Making Wastewater Potable…and Palatable

Recycling has reached a whole new level. There is no such thing as new water these days, and although it is still the cheapest utility out there, new ways of conserving, treating and recycling wastewater need to be invented and implemented. “Toilet to tap” programs are growing in popularity, especially in the state of California where they are staring down a water crisis.

The big question, says Klaus Reichardt, CEO and founder of Waterless Co., LLC, is how much water do we have? Whatever the answer is, the fact remains that we, as a human race, are using too much. Efforts have been made in recycling water, but Reichardt then poses another question, “What else can we do?”
Reichardt is always looking at what he can do next, and Waterless Co., LLC is the manufacturer of No-Flush Urinals and other restroom products, located in Vista, California, and Reichardt founded the company in 1991 with the goal to establish a new market segment in the plumbing fixture industry with water conservation in mind.

According to recent reports, the island nation of Singapore is aggressively developing systems to recycle toilet water into tap water. The reports note this is necessary because the island, with five million people, currently imports water from nearby Malaysia, and the Singapore government believes this reliance on another country for drinking water is no longer in its country’s self-interest. Most of its inhabitants agree.

This is not happening just in Singapore, according to Reichardt, “It’s even happening here in our own backyard.” He says that parts of Orange County, California, began purifying sewer water as far back as the 1970s. In recent years, due to California’s chronic water problems, this capacity has been ramped-up significantly.

In fact, Singapore started its program with the help of those in Orange County. Principal Communications Specialist for Orange County Water District (OCWD), Gina DePinto says, “They have smaller facilities there, and we work hand in hand with them.” In addition, OCWD is also helping San Diego and the city of Los Angeles to implement their own systems. San Diego County, DePinto says, “is 95% reliant on water from the State Water Project and the Colorado River, which has been in drought for nine years.”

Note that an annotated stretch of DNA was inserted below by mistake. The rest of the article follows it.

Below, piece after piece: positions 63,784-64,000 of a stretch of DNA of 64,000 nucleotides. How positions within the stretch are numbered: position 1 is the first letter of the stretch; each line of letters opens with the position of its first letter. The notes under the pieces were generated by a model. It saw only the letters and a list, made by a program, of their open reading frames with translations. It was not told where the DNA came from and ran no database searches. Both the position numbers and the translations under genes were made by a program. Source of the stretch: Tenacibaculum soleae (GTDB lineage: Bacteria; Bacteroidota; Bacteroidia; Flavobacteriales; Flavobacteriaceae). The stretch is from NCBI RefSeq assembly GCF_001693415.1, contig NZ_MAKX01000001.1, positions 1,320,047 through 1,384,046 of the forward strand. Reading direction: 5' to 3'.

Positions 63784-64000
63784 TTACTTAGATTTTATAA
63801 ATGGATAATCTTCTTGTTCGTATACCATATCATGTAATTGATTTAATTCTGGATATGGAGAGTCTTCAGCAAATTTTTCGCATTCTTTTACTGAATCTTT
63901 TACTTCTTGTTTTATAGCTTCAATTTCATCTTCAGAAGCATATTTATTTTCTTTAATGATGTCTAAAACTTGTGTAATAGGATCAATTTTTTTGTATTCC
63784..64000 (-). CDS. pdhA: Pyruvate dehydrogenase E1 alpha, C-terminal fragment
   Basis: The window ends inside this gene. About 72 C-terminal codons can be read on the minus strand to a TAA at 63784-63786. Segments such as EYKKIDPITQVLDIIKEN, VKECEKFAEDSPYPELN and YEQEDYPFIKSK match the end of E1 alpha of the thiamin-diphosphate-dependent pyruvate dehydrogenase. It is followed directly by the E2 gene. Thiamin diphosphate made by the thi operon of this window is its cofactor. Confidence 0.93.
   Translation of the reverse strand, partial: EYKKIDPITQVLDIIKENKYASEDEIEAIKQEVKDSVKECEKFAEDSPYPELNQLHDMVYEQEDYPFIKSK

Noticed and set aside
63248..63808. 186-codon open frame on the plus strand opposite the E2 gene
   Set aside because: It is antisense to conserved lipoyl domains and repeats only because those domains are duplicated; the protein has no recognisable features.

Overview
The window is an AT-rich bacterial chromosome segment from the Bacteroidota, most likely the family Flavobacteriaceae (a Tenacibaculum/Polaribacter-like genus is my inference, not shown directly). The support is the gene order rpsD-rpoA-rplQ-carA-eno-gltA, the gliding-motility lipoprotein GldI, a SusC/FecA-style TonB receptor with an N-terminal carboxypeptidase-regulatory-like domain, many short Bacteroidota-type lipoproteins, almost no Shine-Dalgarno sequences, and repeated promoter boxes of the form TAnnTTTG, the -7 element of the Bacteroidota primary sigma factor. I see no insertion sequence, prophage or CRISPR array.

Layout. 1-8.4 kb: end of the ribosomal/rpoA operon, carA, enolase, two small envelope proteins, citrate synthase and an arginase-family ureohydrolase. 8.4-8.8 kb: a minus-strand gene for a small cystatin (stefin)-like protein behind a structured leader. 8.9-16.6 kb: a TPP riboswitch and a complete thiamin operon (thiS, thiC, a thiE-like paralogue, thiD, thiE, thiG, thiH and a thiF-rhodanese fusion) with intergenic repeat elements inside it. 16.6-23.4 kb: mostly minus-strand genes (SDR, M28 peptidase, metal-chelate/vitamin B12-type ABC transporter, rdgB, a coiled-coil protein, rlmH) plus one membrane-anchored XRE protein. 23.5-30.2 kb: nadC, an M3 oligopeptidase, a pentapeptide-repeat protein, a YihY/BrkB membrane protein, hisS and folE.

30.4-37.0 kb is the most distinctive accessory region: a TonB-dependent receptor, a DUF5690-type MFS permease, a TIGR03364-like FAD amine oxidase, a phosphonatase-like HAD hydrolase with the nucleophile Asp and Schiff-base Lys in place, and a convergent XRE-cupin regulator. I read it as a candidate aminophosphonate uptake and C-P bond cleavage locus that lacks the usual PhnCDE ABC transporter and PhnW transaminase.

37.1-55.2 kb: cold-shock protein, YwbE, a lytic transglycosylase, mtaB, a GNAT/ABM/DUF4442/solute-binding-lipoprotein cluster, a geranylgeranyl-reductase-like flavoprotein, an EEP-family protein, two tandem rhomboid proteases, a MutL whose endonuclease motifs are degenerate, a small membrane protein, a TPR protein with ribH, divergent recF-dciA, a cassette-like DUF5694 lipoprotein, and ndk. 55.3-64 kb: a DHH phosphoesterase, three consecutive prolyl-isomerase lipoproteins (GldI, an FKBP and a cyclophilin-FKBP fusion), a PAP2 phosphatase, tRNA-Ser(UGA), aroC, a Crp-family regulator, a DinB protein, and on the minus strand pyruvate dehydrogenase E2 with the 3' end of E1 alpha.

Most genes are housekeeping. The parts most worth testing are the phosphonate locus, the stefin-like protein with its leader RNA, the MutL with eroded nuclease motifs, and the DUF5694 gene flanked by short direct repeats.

“Many experts say water will likely be the oil of the 21st century,” adds Reichardt. “Once we get over the ‘yuck factor,’ recycling sewer water will likely become more accepted. Thankfully, we have the technologies to do this safely.” OCWD uses microfiltration, reverse-osmosis and ultraviolet light with hydrogen peroxide in order to produce high quality water for its residents. Orange County has three million residents and two and a half million are being serviced by recycled wastewater (NOTE: only 15%-20% of the total water for our service area is recycled wastewater). DePinto says the resulting water after treatment is so pure they actually have to put minerals back in, “It’s near distilled quality.”

It is estimated that nearly 900 million people worldwide currently lack access to safe drinking water. This number is expected to increase with population growth and as many emerging nations lift their living standards, which will directly result in amplified water consumption needs.

“In Orange County, the water department even conducts tours so visitors can see how sewer water is converted to potable (drinkable) water,” Reichardt says. OCWD has gone to great lengths in order to keep the residents informed since the program of treating wastewater began. Numerous articles and books have been written on OCWD and its partner organization, the Orange County Sanitation District (OCSD) in addition to allowing people access to tour the treatment facility and view the process. People even get to sample the end product. DePinto says, “People say, ‘It tastes like water.’ We laugh and say, ‘That’s because it is water.’ It’s not voodoo—the technology has been around since the ‘50s.”

“We can’t just waste water,” DePinto says, “We have to change our thinking, and the way we do things.” That’s why places like Singapore and Orange County are putting wastewater to good use instead of letting the precious resource simply go to waste.

Story by Jade Acadia

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